Steve Jobs

The enormous response to the death of Steve Jobs is remarkable. For a public figure, a man who ran a corporation, to have entered the emotional life of so many is an affirmation of Jobs beyond his industry. People are grateful for the tools he made. For the enjoyment and possibility those tools have brought. The tools he made, or made possible, have opened so many possibilities for me in my work.

He was more identified with his multi-billion dollar corporation than people who run small businesses who have their name on the door. He didn’t push himself forward to gain fame; he was up front making presentations because he loved the products he was so involved in creating. He never felt a salesman – always an enthusiast who shared his audience’s pleasure. He had an aesthetic response to objects and tools. He was proud of what he did.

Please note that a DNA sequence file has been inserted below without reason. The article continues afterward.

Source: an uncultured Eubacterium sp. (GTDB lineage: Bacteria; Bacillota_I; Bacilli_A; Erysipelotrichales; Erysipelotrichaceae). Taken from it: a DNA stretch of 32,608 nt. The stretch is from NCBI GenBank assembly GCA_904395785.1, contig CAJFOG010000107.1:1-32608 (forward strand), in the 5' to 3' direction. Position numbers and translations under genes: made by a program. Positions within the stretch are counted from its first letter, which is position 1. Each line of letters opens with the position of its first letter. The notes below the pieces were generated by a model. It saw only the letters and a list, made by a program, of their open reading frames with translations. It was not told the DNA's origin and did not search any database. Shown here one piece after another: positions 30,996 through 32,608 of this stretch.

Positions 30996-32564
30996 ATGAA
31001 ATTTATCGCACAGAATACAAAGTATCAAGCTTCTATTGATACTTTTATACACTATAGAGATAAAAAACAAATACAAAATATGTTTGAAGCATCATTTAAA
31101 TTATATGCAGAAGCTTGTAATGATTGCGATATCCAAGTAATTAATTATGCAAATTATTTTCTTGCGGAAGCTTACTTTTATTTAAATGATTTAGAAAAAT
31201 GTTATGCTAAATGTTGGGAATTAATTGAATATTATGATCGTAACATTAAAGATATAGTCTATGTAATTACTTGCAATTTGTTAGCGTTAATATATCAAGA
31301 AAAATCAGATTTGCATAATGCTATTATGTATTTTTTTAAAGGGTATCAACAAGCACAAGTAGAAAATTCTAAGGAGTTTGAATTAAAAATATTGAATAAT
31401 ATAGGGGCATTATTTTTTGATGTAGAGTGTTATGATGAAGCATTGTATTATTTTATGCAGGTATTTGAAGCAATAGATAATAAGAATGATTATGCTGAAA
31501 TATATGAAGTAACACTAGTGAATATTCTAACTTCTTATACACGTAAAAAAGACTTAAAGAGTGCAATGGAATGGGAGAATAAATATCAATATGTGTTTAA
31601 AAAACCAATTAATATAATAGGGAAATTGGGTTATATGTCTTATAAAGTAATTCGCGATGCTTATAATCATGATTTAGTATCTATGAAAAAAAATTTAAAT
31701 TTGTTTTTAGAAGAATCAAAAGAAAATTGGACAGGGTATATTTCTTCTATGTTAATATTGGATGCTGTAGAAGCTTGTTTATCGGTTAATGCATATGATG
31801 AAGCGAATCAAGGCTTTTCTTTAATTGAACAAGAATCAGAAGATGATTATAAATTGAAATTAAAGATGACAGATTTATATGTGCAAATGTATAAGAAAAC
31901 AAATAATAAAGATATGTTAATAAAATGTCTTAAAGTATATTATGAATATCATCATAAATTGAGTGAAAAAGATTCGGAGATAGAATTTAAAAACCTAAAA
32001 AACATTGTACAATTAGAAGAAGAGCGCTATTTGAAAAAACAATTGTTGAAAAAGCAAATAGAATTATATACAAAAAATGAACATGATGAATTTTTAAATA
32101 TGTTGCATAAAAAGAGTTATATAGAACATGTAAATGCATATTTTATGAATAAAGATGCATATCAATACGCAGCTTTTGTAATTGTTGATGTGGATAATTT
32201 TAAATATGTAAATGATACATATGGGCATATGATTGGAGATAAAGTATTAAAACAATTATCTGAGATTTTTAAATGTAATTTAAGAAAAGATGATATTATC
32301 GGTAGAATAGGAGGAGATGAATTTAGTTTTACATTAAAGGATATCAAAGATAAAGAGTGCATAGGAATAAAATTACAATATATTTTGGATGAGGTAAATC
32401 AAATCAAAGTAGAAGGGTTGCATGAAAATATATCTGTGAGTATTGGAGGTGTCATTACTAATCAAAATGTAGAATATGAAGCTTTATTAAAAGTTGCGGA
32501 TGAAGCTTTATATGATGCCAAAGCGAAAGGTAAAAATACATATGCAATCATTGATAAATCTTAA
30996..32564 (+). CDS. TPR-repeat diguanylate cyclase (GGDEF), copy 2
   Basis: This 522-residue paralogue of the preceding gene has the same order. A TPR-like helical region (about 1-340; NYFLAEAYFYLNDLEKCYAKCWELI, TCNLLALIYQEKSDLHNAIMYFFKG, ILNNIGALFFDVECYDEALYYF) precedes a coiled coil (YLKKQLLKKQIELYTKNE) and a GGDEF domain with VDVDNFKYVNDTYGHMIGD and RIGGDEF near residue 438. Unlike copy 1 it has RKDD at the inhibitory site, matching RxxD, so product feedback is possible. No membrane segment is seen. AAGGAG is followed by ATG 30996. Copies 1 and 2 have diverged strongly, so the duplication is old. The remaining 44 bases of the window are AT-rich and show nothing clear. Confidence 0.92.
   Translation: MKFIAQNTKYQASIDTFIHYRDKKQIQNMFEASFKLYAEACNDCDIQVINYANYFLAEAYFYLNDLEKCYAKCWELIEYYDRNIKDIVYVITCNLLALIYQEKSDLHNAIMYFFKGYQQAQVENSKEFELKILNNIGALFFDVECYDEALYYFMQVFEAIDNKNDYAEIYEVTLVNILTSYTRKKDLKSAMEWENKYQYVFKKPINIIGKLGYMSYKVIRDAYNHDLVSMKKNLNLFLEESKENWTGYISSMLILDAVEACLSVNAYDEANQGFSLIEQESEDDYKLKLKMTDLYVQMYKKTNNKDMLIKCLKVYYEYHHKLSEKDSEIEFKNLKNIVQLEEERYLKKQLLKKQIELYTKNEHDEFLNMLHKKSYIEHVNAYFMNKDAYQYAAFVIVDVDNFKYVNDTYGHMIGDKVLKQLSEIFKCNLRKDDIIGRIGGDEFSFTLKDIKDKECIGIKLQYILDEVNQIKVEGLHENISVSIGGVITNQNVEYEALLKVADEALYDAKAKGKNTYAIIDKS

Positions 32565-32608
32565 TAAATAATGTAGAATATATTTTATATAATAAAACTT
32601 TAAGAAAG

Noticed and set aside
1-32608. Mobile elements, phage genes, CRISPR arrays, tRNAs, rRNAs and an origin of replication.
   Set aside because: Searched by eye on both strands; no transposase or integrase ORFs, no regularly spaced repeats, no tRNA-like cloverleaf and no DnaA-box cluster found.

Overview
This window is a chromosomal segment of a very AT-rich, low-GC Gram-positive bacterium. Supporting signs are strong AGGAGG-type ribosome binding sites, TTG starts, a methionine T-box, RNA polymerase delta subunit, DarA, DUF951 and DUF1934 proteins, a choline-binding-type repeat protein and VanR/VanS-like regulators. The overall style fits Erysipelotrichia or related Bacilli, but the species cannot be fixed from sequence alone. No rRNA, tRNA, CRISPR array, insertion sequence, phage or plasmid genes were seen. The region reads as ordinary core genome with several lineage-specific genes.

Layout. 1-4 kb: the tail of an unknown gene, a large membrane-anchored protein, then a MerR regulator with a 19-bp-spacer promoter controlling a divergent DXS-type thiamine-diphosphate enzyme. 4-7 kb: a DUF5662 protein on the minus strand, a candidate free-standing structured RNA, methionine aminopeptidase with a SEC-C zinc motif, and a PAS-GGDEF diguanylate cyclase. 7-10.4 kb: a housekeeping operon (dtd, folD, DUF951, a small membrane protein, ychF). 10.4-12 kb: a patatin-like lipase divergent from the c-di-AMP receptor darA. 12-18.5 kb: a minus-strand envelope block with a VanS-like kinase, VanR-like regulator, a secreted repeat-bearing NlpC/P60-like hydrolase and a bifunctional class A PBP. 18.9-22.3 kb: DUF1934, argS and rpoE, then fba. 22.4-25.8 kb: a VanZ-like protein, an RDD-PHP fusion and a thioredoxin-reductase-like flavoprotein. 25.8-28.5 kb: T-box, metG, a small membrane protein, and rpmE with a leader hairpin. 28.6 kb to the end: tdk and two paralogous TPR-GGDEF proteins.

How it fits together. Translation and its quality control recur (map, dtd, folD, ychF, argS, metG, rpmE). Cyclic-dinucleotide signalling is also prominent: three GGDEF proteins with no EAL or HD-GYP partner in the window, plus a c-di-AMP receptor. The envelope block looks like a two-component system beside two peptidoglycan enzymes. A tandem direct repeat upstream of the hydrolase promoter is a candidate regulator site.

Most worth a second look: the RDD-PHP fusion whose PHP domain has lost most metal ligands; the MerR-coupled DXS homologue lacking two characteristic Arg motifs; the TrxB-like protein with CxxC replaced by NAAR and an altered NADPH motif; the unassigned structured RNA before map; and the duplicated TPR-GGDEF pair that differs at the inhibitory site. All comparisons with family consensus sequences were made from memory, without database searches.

His signature quote: He didn’t give people what they wanted, he gave them what they didn’t know they wanted. That quality of breaking the mold and believing you can accomplish your self-set task is an essential of true creativity.

It also seems likely that the outpouring of sadness over the death of Steve Jobs has to do with his personality and the times. His body frail, but his spirit vigorous, even at the end; he had an optimism and belief in the future. A vibrant, creative individual at a time where there seem no leaders, no easy answers.